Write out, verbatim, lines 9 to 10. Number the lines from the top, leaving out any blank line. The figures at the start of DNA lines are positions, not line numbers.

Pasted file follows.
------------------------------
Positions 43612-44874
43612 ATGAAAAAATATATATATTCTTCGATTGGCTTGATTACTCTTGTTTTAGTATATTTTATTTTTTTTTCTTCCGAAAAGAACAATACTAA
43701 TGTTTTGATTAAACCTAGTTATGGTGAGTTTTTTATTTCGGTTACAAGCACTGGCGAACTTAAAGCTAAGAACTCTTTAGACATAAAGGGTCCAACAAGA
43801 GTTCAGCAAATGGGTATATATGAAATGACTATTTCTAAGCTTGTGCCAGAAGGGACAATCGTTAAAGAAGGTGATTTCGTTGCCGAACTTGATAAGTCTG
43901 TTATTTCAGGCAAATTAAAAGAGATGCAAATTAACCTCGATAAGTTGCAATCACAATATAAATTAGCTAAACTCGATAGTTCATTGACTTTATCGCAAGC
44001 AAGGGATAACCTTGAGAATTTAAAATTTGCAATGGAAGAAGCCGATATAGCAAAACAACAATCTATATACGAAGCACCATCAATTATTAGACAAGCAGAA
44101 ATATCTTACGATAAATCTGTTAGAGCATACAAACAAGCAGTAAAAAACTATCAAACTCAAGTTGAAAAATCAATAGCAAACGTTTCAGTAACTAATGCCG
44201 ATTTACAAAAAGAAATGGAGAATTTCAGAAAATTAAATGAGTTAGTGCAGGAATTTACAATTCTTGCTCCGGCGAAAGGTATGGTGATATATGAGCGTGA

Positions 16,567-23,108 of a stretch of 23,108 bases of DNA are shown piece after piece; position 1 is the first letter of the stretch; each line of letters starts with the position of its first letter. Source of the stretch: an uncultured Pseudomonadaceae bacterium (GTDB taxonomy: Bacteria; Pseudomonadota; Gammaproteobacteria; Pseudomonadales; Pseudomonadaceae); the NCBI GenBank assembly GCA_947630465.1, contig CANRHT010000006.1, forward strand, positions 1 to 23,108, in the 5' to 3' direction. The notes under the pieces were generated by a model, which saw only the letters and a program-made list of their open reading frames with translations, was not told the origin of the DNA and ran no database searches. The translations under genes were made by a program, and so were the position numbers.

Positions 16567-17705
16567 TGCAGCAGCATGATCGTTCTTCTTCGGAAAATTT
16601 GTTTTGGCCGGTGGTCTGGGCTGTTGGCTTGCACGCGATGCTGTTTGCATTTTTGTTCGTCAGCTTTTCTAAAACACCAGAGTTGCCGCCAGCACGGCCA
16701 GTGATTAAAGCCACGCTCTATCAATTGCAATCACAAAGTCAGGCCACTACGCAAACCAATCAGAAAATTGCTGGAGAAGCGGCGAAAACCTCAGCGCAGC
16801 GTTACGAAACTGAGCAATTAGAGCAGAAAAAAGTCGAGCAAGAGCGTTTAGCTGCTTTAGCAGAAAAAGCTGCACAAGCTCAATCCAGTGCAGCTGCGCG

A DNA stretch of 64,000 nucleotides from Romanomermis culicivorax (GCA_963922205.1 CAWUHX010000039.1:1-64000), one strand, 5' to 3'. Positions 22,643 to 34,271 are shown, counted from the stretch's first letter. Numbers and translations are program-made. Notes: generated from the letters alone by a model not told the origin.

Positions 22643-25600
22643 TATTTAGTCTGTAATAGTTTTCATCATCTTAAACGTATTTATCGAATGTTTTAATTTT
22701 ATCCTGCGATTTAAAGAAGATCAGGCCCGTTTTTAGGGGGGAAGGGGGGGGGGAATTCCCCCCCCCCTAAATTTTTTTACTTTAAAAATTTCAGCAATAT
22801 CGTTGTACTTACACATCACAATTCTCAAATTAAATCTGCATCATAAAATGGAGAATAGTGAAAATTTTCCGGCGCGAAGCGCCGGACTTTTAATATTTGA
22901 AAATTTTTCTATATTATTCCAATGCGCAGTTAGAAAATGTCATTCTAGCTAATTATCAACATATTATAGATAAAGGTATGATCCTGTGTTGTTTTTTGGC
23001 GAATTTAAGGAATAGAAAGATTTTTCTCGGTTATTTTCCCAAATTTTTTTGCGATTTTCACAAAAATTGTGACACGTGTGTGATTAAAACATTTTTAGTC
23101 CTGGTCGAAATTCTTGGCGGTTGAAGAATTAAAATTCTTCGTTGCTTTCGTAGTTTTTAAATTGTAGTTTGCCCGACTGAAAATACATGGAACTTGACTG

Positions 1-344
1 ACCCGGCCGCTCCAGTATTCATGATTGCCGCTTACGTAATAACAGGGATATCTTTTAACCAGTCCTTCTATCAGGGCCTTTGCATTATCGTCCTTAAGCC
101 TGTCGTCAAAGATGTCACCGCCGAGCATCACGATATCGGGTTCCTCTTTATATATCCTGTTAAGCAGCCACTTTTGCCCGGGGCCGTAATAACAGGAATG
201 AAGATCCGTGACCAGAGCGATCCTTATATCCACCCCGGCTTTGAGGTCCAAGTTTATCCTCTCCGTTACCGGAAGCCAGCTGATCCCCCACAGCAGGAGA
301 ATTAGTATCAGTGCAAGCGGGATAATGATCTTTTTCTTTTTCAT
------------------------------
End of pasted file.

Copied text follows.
Positions 16,567-23,108 of a stretch of 23,108 bases of DNA are shown piece after piece; position 1 is the first letter of the stretch; each line of letters starts with the position of its first letter. Source of the stretch: an uncultured Pseudomonadaceae bacterium (GTDB taxonomy: Bacteria; Pseudomonadota; Gammaproteobacteria; Pseudomonadales; Pseudomonadaceae); the NCBI GenBank assembly GCA_947630465.1, contig CANRHT010000006.1, forward strand, positions 1 to 23,108, in the 5' to 3' direction. The notes under the pieces were generated by a model, which saw only the letters and a program-made list of their open reading frames with translations, was not told the origin of the DNA and ran no database searches. The translations under genes were made by a program, and so were the position numbers.

Positions 16567-17705